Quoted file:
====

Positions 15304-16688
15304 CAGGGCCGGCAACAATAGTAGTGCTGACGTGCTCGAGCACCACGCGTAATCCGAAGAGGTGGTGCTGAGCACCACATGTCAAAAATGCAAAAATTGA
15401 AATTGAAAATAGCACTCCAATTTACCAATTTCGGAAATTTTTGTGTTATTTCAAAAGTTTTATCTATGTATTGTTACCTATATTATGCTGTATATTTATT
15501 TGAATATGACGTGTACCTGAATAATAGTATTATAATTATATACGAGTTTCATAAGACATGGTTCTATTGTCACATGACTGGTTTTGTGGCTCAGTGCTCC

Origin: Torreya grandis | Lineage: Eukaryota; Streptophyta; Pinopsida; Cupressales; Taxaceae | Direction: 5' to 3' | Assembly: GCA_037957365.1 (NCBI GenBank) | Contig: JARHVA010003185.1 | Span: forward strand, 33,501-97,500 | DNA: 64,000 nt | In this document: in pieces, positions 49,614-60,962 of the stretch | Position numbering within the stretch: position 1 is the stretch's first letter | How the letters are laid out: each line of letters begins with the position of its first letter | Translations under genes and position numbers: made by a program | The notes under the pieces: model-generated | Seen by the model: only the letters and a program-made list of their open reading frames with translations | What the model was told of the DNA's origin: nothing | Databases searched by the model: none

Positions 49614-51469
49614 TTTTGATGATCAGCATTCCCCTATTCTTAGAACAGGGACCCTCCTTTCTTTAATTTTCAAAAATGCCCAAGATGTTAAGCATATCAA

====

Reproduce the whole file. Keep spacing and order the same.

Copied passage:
Positions 15304-16688
15304 CAGGGCCGGCAACAATAGTAGTGCTGACGTGCTCGAGCACCACGCGTAATCCGAAGAGGTGGTGCTGAGCACCACATGTCAAAAATGCAAAAATTGA
15401 AATTGAAAATAGCACTCCAATTTACCAATTTCGGAAATTTTTGTGTTATTTCAAAAGTTTTATCTATGTATTGTTACCTATATTATGCTGTATATTTATT
15501 TGAATATGACGTGTACCTGAATAATAGTATTATAATTATATACGAGTTTCATAAGACATGGTTCTATTGTCACATGACTGGTTTTGTGGCTCAGTGCTCC

Origin: Torreya grandis | Lineage: Eukaryota; Streptophyta; Pinopsida; Cupressales; Taxaceae | Direction: 5' to 3' | Assembly: GCA_037957365.1 (NCBI GenBank) | Contig: JARHVA010003185.1 | Span: forward strand, 33,501-97,500 | DNA: 64,000 nt | In this document: in pieces, positions 49,614-60,962 of the stretch | Position numbering within the stretch: position 1 is the stretch's first letter | How the letters are laid out: each line of letters begins with the position of its first letter | Translations under genes and position numbers: made by a program | The notes under the pieces: model-generated | Seen by the model: only the letters and a program-made list of their open reading frames with translations | What the model was told of the DNA's origin: nothing | Databases searched by the model: none

Positions 49614-51469
49614 TTTTGATGATCAGCATTCCCCTATTCTTAGAACAGGGACCCTCCTTTCTTTAATTTTCAAAAATGCCCAAGATGTTAAGCATATCAA